The AMCA team is going on two major ways of making the plane stealthier. One is geometric stealth and other is material stealth. In geometric stealth, the shape of the aircraft is designed at such angles so as to deflect away maximum radar waves thereby minimising its radar cross section. In material stealth, radar-absorbing materials are used in making the aircraft which will absorb the radio waves thus reducing the radar footprint. The AMCA will initially be based on geometric stealth; we can look at material stealth at a later stage.

The existing platforms: India’s home-grown fighter which started with the Tejas is now on an upswing. The Tejas Mark II is headed for its first flight in 2022.  The confidence in and lessons from LCA will act as a ready-reckoner. The Tejas Mark II is also now known as the MWF (Medium Weight Fighter). The prototype will be ready by end-2021.
The LCA Tejas Mark 1 weighs 6.5 tonnes, the MWF is the next class and targeted to weigh around 17 tonnes.The LCA Tejas mark  1 that is called the Initial Operational Clearance (IOC) version have been delivered. The 20 jets under the Final Operational Clearance (FoC) version will start production this year and will be done in two years.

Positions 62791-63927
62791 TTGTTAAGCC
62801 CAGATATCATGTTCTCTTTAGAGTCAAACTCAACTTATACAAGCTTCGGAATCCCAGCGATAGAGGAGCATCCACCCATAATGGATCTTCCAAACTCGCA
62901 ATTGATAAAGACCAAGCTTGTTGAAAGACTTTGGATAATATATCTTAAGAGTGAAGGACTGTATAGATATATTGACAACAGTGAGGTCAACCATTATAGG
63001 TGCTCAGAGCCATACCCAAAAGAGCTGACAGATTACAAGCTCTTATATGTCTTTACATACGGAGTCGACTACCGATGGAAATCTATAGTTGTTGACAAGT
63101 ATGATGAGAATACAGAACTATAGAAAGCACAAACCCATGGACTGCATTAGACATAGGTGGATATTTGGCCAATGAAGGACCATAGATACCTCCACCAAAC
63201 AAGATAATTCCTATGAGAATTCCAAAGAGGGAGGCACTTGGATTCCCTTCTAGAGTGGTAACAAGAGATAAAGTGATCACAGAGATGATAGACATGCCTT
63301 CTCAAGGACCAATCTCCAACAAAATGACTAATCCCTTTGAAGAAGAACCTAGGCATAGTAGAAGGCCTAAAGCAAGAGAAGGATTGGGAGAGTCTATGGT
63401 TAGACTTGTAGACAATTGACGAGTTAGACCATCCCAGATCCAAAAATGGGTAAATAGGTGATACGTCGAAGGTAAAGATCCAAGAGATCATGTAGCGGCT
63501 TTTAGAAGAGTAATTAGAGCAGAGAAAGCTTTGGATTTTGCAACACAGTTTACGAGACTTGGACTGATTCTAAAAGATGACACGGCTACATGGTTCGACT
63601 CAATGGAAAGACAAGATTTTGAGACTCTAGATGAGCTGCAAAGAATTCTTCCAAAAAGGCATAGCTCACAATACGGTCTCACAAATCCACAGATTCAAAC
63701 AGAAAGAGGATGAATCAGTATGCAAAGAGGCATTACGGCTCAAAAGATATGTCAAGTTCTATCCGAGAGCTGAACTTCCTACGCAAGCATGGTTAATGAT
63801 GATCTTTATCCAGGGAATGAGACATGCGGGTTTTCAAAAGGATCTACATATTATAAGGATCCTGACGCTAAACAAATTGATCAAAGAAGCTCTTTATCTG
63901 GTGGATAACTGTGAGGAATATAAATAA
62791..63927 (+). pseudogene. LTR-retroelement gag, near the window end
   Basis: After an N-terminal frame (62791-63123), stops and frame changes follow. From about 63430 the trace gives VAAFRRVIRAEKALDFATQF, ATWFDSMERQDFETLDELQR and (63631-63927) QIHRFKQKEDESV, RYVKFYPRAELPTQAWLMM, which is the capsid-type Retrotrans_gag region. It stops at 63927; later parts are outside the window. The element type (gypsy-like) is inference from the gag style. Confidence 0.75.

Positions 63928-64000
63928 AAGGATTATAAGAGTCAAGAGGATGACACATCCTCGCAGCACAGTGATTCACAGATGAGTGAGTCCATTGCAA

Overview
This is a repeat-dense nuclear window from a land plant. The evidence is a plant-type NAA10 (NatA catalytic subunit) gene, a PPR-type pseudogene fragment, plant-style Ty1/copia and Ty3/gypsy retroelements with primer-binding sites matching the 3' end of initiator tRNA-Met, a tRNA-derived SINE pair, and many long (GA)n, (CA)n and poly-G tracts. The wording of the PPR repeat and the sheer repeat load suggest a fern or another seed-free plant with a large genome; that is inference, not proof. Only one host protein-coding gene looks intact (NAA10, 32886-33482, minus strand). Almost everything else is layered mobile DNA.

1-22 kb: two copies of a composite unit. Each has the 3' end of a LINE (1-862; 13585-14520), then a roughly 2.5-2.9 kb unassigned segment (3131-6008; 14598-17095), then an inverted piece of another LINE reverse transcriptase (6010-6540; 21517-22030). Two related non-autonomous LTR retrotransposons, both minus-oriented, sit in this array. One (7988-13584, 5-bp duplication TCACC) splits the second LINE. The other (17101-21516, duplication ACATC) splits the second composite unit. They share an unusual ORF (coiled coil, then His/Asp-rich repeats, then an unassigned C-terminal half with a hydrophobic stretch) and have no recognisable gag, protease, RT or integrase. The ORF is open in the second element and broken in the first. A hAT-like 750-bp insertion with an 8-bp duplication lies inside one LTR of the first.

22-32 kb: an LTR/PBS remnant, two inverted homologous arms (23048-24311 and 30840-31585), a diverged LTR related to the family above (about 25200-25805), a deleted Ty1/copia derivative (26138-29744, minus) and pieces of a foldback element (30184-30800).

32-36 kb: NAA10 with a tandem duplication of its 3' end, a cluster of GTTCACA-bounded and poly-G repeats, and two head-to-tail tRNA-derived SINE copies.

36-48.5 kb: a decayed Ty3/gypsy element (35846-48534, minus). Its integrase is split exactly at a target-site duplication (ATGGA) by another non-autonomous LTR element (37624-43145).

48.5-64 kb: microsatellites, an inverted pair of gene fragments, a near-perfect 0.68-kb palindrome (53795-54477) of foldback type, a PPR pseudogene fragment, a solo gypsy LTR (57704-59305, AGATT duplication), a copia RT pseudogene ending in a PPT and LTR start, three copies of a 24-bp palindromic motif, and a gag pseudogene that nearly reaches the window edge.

The main stay will be the 83 Light Combat Aircraft (LCA)-Mk1A. Apurva Chandra, Director General (DG) (Acquisition) in the Defence Ministry speaking at seminar in New Delhi in first week of September said that pricing issue has been sorted.He said: “Pricing of the LCA, which was under discussion with the costing committee, has been finalised at a meeting with the Secretary of Defence Production. Now, discussion for the support package is on. That also should be finalised in a month or two. So we should be in a position to sign the contract for the aircraft in the next 3-4 months,”

The Defence Acquisition Council (DAC) had given the initial clearance for the 83 LCA-Mk1A aircraft in November 2016 and the IAF issued the Request For Proposal (RFP) in December 2017. However, negotiations have been stuck due to the steep price quoted by the HAL which, the IAF had said, was more than the price of a Su-30MKI.The last issue is of the Jaguar. The IAF may opt to start a phased de-commissioning starting 2023. It will be spread across  till 2038 and has come about as the IAF feels that the engine upgrade planed with Honeywell engines was too expensive and has opted to get unused MiG 29 besides some new Sukhoi 30 from Russia.

Meanwhile, the first Jaguar with DARIN-III upgrades is ready and has been completed. It is now ready for customer acceptance trials. The upgrade being done by Hindustan Aeronautics Ltd. (HAL) is a few years behind schedule. The DARIN-III upgrades include a new radar, a fully integrated electronic warfare suite, smart multi-function displays, new avionics, and a new attack system.The HAL will upgrade 56 Jaguars to DARIN-III standard, and the project will be completed by 2024.